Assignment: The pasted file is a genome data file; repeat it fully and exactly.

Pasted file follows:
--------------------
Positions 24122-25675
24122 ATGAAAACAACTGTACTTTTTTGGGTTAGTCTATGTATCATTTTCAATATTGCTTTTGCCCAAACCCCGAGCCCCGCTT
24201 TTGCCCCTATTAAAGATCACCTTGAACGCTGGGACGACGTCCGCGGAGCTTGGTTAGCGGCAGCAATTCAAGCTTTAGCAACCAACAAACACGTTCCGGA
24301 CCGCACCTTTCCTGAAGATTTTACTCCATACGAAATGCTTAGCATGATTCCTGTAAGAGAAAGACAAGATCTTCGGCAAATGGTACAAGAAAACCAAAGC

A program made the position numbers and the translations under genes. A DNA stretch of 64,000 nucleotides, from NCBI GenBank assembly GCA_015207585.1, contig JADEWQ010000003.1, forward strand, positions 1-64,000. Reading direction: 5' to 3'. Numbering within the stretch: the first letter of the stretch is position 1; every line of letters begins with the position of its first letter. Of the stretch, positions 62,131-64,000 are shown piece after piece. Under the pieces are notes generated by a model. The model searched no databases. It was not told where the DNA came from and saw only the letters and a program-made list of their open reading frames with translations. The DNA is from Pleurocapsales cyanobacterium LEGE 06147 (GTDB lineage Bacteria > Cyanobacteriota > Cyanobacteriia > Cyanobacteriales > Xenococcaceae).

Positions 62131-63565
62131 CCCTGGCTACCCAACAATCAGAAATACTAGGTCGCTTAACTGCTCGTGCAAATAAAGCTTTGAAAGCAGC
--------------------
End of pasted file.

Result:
Positions 24122-25675
24122 ATGAAAACAACTGTACTTTTTTGGGTTAGTCTATGTATCATTTTCAATATTGCTTTTGCCCAAACCCCGAGCCCCGCTT
24201 TTGCCCCTATTAAAGATCACCTTGAACGCTGGGACGACGTCCGCGGAGCTTGGTTAGCGGCAGCAATTCAAGCTTTAGCAACCAACAAACACGTTCCGGA
24301 CCGCACCTTTCCTGAAGATTTTACTCCATACGAAATGCTTAGCATGATTCCTGTAAGAGAAAGACAAGATCTTCGGCAAATGGTACAAGAAAACCAAAGC

A program made the position numbers and the translations under genes. A DNA stretch of 64,000 nucleotides, from NCBI GenBank assembly GCA_015207585.1, contig JADEWQ010000003.1, forward strand, positions 1-64,000. Reading direction: 5' to 3'. Numbering within the stretch: the first letter of the stretch is position 1; every line of letters begins with the position of its first letter. Of the stretch, positions 62,131-64,000 are shown piece after piece. Under the pieces are notes generated by a model. The model searched no databases. It was not told where the DNA came from and saw only the letters and a program-made list of their open reading frames with translations. The DNA is from Pleurocapsales cyanobacterium LEGE 06147 (GTDB lineage Bacteria > Cyanobacteriota > Cyanobacteriia > Cyanobacteriales > Xenococcaceae).

Positions 62131-63565
62131 CCCTGGCTACCCAACAATCAGAAATACTAGGTCGCTTAACTGCTCGTGCAAATAAAGCTTTGAAAGCAGC